Cat Conner's Reviews > Incantation

Incantation by Alice Hoffman
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Jun 14, 10

bookshelves: young-adult-literature-2

Estrella lives in a time of turmoil and confusion. In the beginning of "Incantation", Estrella seems to be fine with her life in rural Spain, but she soon discovers the pain and torments of the Spanish Inquisition. "Incantation" revolves around several discoveries that Estrella makes in finding out about her true heritage and the nature of her former friends in the face of conflict. Estrella has to deal with family loss, loss of property, and loss of friends. She also experiences romance with her best friend's cousin, a touchy issue seeing as Estrella's best friend wants to marry her cousin. Estrella's family, especially her mother, teachers her what it means to be true to oneself and strong in the face of conflict.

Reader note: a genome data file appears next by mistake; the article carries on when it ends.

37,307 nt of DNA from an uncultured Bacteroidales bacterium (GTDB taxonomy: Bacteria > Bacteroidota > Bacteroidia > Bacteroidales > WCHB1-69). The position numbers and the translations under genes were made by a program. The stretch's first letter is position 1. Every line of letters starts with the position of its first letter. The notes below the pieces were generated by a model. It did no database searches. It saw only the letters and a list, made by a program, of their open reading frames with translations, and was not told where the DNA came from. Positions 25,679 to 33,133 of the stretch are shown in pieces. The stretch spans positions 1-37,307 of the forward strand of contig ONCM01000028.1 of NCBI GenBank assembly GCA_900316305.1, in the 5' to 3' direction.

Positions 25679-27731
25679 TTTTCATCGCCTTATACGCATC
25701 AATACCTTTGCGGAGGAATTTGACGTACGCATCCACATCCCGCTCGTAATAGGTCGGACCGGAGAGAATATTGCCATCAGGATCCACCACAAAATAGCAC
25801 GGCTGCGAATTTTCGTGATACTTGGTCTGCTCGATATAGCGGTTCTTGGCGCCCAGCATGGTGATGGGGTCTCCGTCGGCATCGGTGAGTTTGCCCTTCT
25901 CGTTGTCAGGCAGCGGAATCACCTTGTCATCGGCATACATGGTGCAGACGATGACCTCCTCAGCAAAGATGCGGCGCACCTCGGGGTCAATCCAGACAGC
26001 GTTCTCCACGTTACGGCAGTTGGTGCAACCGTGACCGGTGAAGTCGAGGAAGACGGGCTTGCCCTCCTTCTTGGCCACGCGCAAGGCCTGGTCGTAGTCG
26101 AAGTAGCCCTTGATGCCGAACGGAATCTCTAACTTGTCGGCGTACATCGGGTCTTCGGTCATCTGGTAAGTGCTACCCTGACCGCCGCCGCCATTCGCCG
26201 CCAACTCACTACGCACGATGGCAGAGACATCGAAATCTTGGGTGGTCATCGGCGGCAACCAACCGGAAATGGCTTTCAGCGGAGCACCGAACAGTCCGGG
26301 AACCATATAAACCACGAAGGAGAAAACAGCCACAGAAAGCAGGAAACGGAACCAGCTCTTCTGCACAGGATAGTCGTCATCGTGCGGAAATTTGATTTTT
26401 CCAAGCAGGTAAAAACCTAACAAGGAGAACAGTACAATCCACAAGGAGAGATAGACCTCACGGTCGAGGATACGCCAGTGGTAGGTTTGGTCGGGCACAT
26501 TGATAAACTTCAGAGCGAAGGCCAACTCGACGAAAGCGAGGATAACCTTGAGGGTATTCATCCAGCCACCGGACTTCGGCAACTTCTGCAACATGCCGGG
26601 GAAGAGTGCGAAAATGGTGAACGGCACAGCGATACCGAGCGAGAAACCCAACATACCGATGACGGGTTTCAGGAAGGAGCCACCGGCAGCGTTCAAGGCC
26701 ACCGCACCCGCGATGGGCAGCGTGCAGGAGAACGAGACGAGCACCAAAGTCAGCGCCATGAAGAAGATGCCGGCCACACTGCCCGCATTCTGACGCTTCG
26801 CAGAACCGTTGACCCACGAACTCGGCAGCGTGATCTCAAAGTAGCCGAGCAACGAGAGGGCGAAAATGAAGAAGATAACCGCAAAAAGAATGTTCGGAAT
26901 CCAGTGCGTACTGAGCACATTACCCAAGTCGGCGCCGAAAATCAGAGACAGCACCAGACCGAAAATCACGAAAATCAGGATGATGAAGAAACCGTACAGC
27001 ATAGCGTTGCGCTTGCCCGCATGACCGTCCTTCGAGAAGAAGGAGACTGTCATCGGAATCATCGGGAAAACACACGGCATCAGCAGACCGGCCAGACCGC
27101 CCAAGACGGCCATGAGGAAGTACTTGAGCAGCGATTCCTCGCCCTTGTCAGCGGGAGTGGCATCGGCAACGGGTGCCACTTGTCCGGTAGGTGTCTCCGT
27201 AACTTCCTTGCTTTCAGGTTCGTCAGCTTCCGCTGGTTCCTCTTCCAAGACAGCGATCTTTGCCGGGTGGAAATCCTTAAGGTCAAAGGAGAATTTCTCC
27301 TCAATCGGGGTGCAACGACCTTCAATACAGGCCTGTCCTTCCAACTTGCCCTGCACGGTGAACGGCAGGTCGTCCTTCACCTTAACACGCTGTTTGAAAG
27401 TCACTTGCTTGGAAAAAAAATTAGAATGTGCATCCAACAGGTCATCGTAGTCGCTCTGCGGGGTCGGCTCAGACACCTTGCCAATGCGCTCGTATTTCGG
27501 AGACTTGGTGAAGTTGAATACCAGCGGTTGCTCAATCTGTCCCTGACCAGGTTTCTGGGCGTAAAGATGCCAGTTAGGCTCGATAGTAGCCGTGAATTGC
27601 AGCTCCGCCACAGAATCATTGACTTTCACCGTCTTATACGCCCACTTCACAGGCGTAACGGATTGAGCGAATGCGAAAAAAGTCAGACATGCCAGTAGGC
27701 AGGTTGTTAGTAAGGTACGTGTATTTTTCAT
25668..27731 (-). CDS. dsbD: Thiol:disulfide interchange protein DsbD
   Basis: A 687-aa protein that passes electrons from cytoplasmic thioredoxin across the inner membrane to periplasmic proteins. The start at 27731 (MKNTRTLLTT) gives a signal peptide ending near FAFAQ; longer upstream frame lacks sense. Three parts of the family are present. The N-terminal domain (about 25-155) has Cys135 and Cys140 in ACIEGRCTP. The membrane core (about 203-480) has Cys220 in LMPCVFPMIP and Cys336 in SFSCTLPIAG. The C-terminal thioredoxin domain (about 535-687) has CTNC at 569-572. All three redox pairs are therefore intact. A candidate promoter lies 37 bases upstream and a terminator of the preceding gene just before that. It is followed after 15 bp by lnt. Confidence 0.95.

I didn't care too much for this book, but I didn't think that it was awful either. I had a hard time not knowing in what time period Estrella was living. I don't know much about the Spanish Inquisition and Hoffman gives very little background. I think that I would have appreciated the plot more if I had known a little bit more about what was going on. I think that the actions of Estrella's families and neighbors would have had more meaning if I had been able to know the gravity of the social/political situation.

I did enjoy the fact that Hoffman was able to develop the main story without writing a really long book, probably because she left out a lot of the historical background. By focusing on the fictional characters, Hoffman helped me to identify with the main characters outside of their social and historical contexts. So I guess that my initial complaint about the book actually helped me to put myself inside of it.
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